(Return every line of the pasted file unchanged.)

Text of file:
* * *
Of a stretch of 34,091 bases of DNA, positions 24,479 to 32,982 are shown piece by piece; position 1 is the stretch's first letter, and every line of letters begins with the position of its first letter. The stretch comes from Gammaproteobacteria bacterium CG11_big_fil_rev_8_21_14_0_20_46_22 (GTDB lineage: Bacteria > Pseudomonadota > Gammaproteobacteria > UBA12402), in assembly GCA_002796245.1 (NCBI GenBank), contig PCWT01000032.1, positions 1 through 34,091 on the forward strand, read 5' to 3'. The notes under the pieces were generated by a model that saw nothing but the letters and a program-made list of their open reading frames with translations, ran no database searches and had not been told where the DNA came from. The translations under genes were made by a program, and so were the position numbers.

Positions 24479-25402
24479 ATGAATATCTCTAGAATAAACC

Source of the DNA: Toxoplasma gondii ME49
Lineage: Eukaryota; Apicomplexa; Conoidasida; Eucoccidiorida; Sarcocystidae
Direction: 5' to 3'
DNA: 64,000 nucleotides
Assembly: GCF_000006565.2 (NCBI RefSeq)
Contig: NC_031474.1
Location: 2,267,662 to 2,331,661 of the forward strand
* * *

Of a stretch of 34,091 bases of DNA, positions 24,479 to 32,982 are shown piece by piece; position 1 is the stretch's first letter, and every line of letters begins with the position of its first letter. The stretch comes from Gammaproteobacteria bacterium CG11_big_fil_rev_8_21_14_0_20_46_22 (GTDB lineage: Bacteria > Pseudomonadota > Gammaproteobacteria > UBA12402), in assembly GCA_002796245.1 (NCBI GenBank), contig PCWT01000032.1, positions 1 through 34,091 on the forward strand, read 5' to 3'. The notes under the pieces were generated by a model that saw nothing but the letters and a program-made list of their open reading frames with translations, ran no database searches and had not been told where the DNA came from. The translations under genes were made by a program, and so were the position numbers.

Positions 24479-25402
24479 ATGAATATCTCTAGAATAAACC

Source of the DNA: Toxoplasma gondii ME49
Lineage: Eukaryota; Apicomplexa; Conoidasida; Eucoccidiorida; Sarcocystidae
Direction: 5' to 3'
DNA: 64,000 nucleotides
Assembly: GCF_000006565.2 (NCBI RefSeq)
Contig: NC_031474.1
Location: 2,267,662 to 2,331,661 of the forward strand